For people new to church work, this is often upsetting, and they wonder if they have done something to provoke this, or if they could have prevented it.  Would better planning have prevented the $250 copier malfunction?  Would more meetings ahead of time?  Would more pastoral attention have averted the 3 parishioners who chose this week to enter hospice?

The answer, dear ones, is no.  No, not a single thing you do (in most cases) can prevent the holy week-ing of those around you.  There are just certain times when the world goes nuts and it is no one’s fault.  Best to see it coming and roll with it.

To that point: this week has been another case of epic holy week-ing.  A sudden, tragic death in the school community, and the (somewhat expected) death of a parish patriarch hit on Monday.  Then came the news that the new “rushing wind” sound of the organ was not a fun new effect, but a symptom of a cracked windbox.  Then, yesterday, the lovely lady cleaning up after the midday Eucharist dashed into my office to inform me that smoke was rapidly filling up the sacristy, and would I like to evacuate?!  I went to check; apparently plumbers were running a smoke test, in which they pump smoke into the pipes to see where it comes out, to diagnose leaks.  They just forgot to warn us.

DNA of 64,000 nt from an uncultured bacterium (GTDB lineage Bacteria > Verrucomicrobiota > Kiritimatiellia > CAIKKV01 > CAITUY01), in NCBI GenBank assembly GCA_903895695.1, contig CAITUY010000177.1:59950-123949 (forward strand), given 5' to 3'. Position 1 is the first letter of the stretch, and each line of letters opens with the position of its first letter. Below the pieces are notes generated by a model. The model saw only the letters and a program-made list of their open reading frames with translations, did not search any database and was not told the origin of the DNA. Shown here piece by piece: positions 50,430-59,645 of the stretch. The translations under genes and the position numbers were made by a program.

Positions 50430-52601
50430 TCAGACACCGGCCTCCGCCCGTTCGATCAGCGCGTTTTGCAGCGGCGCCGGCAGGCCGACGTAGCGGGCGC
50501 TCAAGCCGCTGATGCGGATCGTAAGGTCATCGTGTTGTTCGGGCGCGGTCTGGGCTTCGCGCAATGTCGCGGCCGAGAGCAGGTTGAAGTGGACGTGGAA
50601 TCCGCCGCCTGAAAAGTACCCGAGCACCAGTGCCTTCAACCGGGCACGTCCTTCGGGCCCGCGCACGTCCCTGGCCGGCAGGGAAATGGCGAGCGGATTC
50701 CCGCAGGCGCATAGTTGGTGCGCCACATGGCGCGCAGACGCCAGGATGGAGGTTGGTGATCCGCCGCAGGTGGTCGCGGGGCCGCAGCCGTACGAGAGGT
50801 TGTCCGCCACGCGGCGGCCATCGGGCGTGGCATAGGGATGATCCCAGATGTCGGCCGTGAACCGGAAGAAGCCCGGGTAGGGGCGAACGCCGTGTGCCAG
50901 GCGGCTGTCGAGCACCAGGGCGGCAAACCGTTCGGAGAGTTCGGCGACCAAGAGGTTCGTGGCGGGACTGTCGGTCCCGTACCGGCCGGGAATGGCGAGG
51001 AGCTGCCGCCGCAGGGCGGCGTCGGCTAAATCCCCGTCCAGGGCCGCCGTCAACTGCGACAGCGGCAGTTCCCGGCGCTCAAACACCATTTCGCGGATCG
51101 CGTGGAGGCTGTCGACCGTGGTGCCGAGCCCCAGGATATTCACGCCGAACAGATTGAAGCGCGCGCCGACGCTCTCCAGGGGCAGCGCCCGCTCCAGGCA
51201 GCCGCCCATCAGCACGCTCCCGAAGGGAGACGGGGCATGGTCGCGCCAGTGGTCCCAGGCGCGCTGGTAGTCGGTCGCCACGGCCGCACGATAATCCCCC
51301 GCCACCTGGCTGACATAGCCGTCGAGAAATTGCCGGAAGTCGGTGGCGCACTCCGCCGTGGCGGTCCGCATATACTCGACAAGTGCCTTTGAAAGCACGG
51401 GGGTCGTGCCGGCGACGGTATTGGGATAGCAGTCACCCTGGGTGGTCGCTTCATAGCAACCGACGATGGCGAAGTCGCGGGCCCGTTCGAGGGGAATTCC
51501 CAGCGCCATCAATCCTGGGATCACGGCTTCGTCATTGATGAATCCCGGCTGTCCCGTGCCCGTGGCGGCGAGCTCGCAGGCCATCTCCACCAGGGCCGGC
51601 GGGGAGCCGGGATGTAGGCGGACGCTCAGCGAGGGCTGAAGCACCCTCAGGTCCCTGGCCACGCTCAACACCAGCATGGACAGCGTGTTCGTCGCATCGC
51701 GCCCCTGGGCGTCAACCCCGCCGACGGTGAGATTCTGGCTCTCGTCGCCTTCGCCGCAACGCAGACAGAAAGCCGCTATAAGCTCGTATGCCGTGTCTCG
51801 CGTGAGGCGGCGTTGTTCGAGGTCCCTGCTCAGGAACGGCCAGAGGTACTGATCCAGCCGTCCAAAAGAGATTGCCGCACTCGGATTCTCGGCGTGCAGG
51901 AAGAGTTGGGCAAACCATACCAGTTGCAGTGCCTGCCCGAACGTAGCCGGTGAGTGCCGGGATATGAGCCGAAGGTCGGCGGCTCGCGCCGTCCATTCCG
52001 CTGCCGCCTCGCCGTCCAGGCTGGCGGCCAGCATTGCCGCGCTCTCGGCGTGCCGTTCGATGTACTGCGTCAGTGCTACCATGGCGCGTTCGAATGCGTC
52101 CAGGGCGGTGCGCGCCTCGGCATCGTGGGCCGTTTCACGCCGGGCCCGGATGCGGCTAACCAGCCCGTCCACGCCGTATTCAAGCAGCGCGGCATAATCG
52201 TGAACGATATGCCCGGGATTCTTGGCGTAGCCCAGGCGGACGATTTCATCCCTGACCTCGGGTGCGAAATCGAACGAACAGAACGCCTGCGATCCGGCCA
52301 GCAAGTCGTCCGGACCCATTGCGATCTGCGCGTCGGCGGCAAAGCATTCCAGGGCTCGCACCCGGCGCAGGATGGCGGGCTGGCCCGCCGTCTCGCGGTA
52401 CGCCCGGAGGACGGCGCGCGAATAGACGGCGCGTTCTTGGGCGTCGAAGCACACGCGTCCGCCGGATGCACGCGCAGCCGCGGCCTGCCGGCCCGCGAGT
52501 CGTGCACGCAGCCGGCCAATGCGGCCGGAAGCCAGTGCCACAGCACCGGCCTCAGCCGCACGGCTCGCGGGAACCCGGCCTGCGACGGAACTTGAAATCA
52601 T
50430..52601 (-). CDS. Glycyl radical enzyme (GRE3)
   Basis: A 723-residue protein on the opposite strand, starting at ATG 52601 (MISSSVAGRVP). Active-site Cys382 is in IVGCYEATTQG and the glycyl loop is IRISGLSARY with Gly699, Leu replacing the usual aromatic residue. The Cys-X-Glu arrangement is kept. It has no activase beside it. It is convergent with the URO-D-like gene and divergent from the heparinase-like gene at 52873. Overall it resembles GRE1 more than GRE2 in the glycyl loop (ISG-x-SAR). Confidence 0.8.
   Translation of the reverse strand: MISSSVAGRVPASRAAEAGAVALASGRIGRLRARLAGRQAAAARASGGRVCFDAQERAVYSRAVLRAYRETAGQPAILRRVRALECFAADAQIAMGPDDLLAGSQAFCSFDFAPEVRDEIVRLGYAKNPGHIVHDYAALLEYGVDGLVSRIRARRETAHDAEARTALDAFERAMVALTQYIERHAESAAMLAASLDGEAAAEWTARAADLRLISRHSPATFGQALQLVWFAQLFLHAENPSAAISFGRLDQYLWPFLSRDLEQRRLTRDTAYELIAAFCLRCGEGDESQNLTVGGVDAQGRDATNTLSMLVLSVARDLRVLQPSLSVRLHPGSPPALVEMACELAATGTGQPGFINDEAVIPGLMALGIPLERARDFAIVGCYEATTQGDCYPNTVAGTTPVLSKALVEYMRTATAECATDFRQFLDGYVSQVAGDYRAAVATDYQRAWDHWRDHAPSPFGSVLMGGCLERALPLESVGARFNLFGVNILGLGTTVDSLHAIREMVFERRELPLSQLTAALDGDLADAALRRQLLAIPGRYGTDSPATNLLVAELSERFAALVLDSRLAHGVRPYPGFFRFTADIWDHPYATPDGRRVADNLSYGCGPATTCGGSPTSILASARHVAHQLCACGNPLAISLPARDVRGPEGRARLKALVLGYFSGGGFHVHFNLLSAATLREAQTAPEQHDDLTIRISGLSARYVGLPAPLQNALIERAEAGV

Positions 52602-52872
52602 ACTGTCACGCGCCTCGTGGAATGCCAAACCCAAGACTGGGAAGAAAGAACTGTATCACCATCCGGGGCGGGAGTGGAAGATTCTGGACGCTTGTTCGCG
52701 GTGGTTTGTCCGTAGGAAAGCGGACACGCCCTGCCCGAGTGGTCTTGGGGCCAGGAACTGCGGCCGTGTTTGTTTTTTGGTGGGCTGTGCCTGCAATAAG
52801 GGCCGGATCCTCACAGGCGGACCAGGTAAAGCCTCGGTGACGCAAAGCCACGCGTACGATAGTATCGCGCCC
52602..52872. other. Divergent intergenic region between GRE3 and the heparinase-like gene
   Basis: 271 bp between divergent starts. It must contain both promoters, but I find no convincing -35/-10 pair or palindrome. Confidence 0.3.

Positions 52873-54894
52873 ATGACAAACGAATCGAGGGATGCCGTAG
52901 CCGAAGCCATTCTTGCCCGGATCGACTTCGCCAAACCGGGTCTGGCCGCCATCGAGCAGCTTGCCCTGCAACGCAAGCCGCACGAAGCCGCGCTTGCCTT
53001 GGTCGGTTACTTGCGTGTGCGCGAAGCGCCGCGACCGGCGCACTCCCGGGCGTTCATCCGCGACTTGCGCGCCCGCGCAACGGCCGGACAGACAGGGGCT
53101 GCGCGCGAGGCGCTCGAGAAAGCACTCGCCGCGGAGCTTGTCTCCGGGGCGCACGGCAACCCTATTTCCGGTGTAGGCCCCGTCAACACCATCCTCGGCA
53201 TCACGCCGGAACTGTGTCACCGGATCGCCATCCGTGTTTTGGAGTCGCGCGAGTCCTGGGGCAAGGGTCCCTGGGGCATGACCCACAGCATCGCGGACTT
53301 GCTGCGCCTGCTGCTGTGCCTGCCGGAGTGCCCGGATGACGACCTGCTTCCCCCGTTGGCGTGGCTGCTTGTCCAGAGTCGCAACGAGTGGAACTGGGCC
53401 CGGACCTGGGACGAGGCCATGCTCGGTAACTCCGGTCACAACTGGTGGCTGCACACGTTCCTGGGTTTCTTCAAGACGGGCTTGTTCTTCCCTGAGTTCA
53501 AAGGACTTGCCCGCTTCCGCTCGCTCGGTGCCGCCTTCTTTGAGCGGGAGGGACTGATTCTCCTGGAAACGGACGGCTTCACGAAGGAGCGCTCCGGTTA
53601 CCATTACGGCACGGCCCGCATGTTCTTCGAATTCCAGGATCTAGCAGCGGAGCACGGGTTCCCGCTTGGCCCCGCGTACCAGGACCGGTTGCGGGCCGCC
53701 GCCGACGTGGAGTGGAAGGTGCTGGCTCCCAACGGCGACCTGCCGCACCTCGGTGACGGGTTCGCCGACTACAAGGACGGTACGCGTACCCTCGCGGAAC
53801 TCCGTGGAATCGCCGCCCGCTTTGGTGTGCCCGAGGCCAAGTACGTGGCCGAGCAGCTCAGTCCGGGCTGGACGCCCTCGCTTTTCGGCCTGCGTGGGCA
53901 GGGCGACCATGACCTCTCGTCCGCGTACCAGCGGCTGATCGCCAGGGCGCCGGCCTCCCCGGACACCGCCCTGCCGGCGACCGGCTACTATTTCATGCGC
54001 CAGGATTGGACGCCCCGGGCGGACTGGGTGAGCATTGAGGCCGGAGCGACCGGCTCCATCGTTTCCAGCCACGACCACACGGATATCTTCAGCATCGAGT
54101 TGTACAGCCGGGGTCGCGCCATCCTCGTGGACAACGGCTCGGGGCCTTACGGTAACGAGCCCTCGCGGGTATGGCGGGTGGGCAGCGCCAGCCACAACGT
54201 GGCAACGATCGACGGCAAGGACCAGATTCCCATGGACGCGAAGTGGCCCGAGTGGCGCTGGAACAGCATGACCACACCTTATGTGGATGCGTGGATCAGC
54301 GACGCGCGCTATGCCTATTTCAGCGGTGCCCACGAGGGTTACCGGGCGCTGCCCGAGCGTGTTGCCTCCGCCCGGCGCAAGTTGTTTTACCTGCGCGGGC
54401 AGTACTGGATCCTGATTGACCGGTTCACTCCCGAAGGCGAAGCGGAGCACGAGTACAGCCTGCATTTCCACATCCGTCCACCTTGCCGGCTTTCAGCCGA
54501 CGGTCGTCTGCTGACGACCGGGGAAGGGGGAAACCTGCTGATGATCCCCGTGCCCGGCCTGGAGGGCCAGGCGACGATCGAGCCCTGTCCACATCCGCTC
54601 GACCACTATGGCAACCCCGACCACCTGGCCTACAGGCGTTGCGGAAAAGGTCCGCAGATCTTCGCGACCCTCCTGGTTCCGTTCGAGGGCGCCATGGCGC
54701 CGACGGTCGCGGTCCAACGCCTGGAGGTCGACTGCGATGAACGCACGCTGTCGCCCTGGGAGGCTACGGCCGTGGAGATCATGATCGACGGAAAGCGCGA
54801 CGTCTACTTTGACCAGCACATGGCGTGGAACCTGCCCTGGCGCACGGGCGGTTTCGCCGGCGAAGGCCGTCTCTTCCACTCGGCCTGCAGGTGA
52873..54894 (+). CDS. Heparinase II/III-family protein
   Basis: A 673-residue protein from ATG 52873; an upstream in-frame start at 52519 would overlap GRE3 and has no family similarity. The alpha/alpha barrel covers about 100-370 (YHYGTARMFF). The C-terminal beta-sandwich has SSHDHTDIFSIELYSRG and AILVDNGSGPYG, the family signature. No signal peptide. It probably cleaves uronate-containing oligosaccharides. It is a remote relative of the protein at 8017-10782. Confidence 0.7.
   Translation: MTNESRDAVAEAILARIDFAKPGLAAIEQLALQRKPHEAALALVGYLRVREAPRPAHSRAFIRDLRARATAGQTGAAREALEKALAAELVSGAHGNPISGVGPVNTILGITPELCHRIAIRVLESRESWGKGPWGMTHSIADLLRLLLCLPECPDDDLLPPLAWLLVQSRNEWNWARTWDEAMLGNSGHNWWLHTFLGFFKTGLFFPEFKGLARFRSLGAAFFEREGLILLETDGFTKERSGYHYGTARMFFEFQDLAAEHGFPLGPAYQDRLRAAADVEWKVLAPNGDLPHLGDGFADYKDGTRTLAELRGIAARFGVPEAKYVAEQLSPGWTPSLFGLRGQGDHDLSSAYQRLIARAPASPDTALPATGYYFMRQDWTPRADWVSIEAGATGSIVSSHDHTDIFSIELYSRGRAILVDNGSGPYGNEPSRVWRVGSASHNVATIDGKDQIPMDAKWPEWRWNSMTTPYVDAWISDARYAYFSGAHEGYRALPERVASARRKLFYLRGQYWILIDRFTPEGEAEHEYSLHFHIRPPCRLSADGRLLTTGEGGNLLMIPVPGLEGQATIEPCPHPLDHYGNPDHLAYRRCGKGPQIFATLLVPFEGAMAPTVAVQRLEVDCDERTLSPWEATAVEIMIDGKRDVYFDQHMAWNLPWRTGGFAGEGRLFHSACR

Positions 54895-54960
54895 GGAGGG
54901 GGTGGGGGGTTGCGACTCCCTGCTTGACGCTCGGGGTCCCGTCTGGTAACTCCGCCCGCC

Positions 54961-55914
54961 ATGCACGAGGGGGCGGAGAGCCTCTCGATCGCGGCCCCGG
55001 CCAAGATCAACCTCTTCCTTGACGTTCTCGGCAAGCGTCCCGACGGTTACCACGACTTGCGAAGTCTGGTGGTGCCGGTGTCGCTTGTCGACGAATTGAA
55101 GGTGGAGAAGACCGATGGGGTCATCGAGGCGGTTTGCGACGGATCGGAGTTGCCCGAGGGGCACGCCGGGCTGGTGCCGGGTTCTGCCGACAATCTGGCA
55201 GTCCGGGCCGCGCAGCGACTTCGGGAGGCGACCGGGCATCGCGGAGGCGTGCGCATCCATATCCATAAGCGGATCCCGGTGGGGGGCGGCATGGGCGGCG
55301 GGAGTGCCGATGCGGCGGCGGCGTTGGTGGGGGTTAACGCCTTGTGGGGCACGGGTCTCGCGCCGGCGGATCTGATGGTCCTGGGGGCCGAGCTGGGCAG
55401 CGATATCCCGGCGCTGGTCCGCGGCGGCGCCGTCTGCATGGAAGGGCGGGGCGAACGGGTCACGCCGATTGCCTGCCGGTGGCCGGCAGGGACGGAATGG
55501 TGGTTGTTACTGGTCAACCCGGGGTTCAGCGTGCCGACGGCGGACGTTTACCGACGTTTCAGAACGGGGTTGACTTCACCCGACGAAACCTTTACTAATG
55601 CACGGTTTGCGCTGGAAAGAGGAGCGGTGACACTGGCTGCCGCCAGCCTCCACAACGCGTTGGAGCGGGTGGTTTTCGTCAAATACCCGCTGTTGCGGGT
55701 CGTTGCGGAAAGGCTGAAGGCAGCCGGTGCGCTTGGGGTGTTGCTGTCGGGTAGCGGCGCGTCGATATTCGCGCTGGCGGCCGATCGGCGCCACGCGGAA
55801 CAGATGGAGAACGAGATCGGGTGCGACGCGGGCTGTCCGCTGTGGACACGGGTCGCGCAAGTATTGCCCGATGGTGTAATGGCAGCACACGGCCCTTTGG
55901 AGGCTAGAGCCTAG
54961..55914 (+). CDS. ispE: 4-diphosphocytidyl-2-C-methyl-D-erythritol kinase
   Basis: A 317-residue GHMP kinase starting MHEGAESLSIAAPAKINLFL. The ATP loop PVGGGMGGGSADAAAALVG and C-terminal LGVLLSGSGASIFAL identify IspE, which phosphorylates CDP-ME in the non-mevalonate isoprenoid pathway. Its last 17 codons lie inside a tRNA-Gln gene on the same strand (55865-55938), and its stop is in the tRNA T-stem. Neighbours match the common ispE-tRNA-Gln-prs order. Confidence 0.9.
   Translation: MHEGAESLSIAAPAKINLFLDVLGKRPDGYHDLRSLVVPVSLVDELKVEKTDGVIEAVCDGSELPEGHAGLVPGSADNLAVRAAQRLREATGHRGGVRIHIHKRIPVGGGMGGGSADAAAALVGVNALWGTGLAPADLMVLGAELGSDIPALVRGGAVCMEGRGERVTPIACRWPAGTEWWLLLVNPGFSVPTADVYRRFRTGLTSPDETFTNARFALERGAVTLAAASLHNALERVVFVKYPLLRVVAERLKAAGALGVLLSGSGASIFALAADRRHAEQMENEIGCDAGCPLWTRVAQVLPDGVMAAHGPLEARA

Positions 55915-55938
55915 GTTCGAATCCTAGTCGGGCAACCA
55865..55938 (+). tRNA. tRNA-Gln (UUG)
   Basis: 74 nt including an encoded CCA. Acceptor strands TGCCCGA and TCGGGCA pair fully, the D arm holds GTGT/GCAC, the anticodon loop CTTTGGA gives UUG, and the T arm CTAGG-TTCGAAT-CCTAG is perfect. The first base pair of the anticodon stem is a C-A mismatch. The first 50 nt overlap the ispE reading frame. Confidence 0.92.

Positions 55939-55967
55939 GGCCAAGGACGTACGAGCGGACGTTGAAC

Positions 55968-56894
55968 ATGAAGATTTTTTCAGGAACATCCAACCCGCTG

And then there’s whatever is currently happening in our whirlwind news cycle.

The good news, is that whether or not we actually get our act together, Christ still rises from the dead on Sunday.  Regardless of whether I get the smoke cleared, or whether we can duct tape the organ back together, Christ still defeats death, and all we have to do is show up.   And there’s nothing like holy week-ing to reinforce that lesson.